Before the 1990s the gallbladder almost always removed through an incision several inches long gallstone Surgery. Laparoscopic surgery allows the same procedure to be carried out using a number of smaller incisions causing you less discomfort after surgery, which therefore allows a faster return to normal activities. A telescope inserted through the main incision at the umbilicus (tummy button), which usually gives a very good view of the gallbladder.
An x-ray sometimes taken during the operation to identify whether any stones have entered the bile duct. If so, they removed during the operation or by a separate endoscopic procedure which performed after recovery from the cholecystectomy. After securing the duct and blood vessel which connects the gallbladder to the bile duct and the main artery to the liver, the gallbladder freed from the liver. It then removed from the abdomen through the largest of the incisions.
Alternatives to surgery:
Once formed, gallstones do not disappear spontaneously and treatments to dissolve them ineffective. Bile duct stones can treated by an endoscopic procedure, but only surgical removal of the gallbladder effective for stones in the gallbladder itself. Removal of the gallbladder does not cause any postoperative digestive problems in gallstone Surgery.
After cholecystectomy, you can expect to have an IV infusion in place from the theatre. This removed once you start drinking. On some occasions, it may necessary to stay longer than a day case patient and stay overnight in a hospital.
The surgical incisions sometimes closed with metal clips which are easily removed after around 10 days. Alternatively, dissolvable stitches may be used. Small dressings applied over the clips can be replaced if they fall off, or become loose after bathing or showering. It best not to soak the wounds for too long in the first few days after surgery. If dressings in place following surgery extra dressings supplied on discharge.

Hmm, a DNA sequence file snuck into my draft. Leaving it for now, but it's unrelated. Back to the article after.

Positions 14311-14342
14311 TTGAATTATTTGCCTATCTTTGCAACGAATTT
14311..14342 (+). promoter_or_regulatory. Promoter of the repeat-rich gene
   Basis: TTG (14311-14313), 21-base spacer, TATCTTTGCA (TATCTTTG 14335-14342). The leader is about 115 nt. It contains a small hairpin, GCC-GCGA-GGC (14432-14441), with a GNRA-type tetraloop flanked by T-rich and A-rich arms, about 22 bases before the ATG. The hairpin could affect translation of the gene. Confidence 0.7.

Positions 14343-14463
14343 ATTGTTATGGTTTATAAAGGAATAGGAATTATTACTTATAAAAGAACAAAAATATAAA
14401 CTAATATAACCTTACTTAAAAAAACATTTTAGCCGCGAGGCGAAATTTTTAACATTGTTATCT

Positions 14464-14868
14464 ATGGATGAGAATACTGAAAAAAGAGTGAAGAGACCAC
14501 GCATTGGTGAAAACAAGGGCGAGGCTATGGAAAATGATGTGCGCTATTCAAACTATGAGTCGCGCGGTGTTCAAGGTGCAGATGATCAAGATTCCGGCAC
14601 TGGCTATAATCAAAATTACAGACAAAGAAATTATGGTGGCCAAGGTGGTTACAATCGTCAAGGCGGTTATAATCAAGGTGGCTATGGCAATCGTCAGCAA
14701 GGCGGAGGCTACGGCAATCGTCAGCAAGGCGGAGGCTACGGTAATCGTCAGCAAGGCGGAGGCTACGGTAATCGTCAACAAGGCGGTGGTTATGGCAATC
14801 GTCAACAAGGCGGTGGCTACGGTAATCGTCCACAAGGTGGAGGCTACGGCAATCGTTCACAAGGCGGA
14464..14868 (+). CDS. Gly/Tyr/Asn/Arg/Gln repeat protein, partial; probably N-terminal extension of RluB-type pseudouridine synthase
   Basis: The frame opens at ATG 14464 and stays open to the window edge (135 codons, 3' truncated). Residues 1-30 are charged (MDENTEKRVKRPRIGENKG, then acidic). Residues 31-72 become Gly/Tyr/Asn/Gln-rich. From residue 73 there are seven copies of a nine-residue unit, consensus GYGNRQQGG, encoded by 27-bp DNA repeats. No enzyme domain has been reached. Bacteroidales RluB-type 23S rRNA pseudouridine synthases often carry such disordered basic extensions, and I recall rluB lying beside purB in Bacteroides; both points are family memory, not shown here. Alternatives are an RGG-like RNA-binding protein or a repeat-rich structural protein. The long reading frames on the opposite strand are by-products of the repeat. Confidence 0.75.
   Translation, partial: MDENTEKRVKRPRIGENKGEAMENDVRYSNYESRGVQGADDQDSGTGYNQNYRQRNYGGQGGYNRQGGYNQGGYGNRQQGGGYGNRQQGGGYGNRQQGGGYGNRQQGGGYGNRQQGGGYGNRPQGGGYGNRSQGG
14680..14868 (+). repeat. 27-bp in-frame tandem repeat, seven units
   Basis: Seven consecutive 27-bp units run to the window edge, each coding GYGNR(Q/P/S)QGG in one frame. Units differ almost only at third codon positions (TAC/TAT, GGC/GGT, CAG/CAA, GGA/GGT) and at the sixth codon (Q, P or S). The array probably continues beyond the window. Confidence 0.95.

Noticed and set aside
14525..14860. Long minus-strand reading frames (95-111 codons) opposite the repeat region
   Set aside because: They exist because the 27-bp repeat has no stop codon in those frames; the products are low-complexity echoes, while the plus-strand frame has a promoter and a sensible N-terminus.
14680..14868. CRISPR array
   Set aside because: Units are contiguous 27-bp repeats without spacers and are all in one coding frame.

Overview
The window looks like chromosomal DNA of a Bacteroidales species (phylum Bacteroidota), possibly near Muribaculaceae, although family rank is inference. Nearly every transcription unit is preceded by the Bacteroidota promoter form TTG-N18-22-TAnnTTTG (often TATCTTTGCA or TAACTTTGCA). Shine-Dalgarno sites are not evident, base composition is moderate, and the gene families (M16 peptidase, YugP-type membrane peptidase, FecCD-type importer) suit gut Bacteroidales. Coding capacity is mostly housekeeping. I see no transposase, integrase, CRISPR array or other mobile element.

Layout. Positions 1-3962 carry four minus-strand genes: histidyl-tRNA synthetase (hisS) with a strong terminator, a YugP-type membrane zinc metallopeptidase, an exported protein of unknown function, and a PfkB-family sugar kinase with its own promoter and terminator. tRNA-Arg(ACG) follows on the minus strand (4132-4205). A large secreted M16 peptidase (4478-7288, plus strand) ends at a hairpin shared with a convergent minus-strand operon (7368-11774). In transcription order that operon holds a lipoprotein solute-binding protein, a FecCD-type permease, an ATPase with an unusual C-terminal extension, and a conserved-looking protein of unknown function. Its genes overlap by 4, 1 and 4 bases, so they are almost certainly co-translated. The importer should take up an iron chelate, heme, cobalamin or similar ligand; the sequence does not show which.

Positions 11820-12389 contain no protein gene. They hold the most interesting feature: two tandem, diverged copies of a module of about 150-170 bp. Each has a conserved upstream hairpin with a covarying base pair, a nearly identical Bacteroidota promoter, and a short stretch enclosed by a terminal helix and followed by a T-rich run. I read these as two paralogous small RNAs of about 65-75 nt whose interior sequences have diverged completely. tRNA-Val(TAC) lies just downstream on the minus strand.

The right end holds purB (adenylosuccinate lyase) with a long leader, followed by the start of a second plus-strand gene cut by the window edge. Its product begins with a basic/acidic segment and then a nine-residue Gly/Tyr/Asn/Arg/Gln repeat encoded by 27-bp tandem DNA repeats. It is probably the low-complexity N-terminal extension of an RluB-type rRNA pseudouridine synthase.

A small plastic tube sometimes left in the space where the gallbladder was, in order to drain away any fluid from the operation site. Occasionally some bile may leak from small ducts close to the gallbladder and the drain can prevent the accumulation of bile, allowing healing to occur. In most cases, the drain removed before discharge from the hospital. If you have had the procedure done as a day case, then the drain should be removed within three hours.
Some pain or discomfort to be expected following any type of surgery. You may be given painkillers while on the unit and some to take home. You may experience some shoulder tip pain, caused by trapped gas from the operation. This will gradually diminish by sucking strong peppermints. You may also find gently walking around helps to relieve the discomfort.
You will be allowed fluids immediately after surgery and food once you able to tolerate it.
Nausea/vomiting after surgery: You may feel sickly but not stop you from eating and drinking.
Exercise: You encouraged to get out of bed soon after surgery and to mobilize as soon as possible.
Driving: Do not drive for 24 – 48 hours following your anesthetic. After this time you may drive when it feels completely comfortable for you to do so and you able to perform an emergency stop comfortably.
Work: It advisable to have at least 1- 2 weeks off work. You may return to work when you can perform your job comfortably and safely. The staff can provide you with a doctor’s certificate to cover time off work if required.
Day case patients:
If you have had this procedure done on the day surgery unit then you can expect your stay to be at least 4-6 hours. To provide privacy and dignity to all patients, relatives/carers not allowed in the recovery area. You will need to have a responsible adult with you for the first 24 hours after your surgery.
Further appointments: There usually no need for you to come back to the hospital after gallbladder surgery unless other procedures required for stones in the bile duct.
All intra-abdominal operations regarded as major surgery and carry some risk. The main specific complications of cholecystectomy injury to the bile ducts, blood vessels, and bowel immediately adjacent to the gallbladder. These injuries rare but can require further major procedures for their correction. If the gallbladder very inflamed, it may be safest to convert the laparoscopic operation to an ‘open’ cholecystectomy through a larger incision Gallstone Surgery. This requires a longer postoperative stay and a slower return to full activity but still gives excellent long term results.